‘Catalina’ Is a Quietly Powerful Short Film About an Undocumented Mother Battling Mental Illness

Courtesy of the filmmaker

Though she is still a student at Montclair State University in New Jersey, formerly undocumented filmmaker Paola Ossa has already written and directed an impressive short film titled Catalina, which had its world premiere at the Gasparilla International Film Festival in Tampa, Florida.

Ossa moved from Colombia to the US with her family when she was 4 years old and was always aware they were from another country and not fully accepted. “All of my life immigration has always been a huge topic for us,” she told Remezcla about being conscious of their status from a young age and seeing ICE as the ultimate boogeyman.

In Catalina, she approaches these fears of deportation and family separation from a child’s perspective. The narrative is based on her own cousin’s experiences as the US-born daughter of an undocumented woman who suffers from schizophrenia. The fictional Catalina (played by young Latina, Sophie Tobias) doesn’t know about her mother’s legal situation, but has grown up learning to live in secrecy.

Diana (Mexican actress Idalia Limón), the mother, instructs Catalina to memorize a fake address she must recite when anyone asks where they reside. This carries a double meaning. It’s at once a safety measure to prevent anyone that could report them to Homeland Security to find them, but also a way to allow Catalina to have access to a better school in a more affluent neighborhood.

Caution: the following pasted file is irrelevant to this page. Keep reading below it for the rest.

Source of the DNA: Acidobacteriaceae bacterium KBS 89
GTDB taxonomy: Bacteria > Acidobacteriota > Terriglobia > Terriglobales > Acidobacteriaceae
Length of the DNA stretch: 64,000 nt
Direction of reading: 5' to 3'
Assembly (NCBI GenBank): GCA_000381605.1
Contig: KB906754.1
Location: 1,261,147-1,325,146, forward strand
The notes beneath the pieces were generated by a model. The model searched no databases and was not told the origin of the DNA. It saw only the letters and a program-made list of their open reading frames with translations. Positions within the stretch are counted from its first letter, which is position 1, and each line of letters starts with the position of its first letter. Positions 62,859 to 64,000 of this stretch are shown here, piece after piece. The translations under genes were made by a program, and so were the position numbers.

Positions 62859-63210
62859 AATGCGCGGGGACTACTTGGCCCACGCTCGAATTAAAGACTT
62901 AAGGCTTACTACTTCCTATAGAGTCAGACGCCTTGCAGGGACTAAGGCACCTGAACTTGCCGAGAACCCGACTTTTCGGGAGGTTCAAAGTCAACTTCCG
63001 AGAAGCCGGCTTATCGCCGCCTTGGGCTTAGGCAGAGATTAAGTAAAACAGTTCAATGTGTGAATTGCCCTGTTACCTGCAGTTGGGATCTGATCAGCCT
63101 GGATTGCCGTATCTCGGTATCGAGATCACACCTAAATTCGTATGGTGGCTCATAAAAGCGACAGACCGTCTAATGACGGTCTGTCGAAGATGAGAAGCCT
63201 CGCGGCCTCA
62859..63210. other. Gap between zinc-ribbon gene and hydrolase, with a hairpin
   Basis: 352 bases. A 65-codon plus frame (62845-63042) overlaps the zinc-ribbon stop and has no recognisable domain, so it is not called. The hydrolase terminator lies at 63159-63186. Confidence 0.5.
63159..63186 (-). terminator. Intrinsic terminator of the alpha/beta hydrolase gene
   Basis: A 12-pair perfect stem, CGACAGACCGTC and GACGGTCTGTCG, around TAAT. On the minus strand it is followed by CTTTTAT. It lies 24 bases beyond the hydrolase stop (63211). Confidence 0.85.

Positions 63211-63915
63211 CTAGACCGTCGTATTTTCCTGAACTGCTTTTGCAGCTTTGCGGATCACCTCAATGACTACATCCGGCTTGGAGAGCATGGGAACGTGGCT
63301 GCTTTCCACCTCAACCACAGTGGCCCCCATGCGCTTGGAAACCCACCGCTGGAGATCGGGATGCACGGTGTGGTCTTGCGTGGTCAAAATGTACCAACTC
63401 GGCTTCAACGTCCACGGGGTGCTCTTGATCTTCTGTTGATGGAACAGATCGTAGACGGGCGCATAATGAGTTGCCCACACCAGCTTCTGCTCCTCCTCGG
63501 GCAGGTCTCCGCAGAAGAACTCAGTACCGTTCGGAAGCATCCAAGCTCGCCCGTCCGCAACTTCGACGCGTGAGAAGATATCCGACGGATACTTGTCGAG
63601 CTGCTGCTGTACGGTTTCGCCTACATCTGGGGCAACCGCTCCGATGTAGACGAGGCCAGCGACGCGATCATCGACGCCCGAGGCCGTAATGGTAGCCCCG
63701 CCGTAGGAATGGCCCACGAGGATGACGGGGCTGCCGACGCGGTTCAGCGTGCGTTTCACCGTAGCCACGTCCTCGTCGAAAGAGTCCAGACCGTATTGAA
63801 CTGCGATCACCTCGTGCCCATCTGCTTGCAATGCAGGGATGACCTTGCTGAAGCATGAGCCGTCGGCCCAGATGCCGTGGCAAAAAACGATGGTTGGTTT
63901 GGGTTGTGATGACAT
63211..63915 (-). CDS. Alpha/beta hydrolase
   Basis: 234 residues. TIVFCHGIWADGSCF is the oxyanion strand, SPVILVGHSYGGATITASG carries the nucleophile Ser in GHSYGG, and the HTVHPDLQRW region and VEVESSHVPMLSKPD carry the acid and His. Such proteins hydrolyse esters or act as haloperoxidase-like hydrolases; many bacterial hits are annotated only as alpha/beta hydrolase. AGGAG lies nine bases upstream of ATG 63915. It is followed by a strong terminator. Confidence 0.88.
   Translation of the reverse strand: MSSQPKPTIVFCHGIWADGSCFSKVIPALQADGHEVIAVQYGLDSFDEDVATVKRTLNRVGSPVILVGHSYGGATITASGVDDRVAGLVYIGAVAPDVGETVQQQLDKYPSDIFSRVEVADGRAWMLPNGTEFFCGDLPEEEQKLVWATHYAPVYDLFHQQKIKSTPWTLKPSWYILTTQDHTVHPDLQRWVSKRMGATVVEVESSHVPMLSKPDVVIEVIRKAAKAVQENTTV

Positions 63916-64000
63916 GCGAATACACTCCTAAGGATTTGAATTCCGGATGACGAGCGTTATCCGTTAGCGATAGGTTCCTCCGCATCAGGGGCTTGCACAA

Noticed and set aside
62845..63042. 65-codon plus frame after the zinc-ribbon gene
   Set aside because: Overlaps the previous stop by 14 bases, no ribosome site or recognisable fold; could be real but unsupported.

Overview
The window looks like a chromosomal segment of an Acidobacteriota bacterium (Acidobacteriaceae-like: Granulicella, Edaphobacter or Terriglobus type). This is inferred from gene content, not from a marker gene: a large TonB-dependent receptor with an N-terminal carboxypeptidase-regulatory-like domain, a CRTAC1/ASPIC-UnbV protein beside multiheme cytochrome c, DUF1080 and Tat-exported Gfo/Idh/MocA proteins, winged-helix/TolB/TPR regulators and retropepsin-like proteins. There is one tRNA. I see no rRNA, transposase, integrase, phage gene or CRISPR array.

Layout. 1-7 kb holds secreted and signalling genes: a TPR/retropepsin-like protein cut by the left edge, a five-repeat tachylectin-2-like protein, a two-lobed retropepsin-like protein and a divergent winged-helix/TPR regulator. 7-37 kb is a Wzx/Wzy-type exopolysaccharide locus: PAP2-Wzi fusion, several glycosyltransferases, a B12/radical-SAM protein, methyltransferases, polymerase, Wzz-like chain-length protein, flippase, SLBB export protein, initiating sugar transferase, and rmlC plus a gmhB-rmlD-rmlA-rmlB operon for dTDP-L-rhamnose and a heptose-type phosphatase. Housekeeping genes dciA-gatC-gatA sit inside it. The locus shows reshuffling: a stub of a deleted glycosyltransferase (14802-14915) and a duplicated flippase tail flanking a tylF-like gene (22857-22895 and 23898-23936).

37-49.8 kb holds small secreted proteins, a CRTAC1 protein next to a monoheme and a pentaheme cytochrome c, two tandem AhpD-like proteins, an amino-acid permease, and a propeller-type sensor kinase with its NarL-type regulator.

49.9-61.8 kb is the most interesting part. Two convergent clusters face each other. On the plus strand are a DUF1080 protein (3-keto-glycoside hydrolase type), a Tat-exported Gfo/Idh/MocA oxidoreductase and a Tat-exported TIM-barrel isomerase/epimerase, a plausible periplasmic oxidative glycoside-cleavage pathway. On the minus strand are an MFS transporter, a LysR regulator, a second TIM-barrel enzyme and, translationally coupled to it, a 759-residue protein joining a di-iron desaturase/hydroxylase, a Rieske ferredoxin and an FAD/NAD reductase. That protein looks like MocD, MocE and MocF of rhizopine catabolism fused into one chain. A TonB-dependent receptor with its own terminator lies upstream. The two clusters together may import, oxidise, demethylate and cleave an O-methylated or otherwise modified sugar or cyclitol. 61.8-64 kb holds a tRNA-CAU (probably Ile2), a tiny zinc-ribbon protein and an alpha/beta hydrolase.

‘Catalina’ still courtesy of the filmmaker
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Upon realizing that ICE raids are getting close to home, Diana’s mental health deteriorates to the point that the young girl is forced to make a drastic decision she thinks is for the benefit of her mother, but might have terrible repercussions for both. The ending is heartbreaking to say the least.

Ossa’s skill set of working with actors and to orchestrate a colorfully designed production is on full display. As a teen that benefited from Deferred Action for Childhood Arrivals (DACA) before finally becoming a permanent resident, she knew that studying filmmaking at a fancy college wasn’t financially plausible, but that didn’t deter her from pushing forward to tell stories about her community.

“I knew that as a Latina, as a woman, as a person of color, things weren’t going to be handed to me. I had to open my own doors and strive to be a director,” explained Ossa, who self-funded Catalina and did a crowdfunding campaign to pay for festival fees and postproduction.

The overachieving young talent also worked as a production assistant on the award-winning documentary Chavela, about the famed Costa Rica-born singer, and is already planning her thesis project following a Latino family that moves into a predominantly white neighborhood.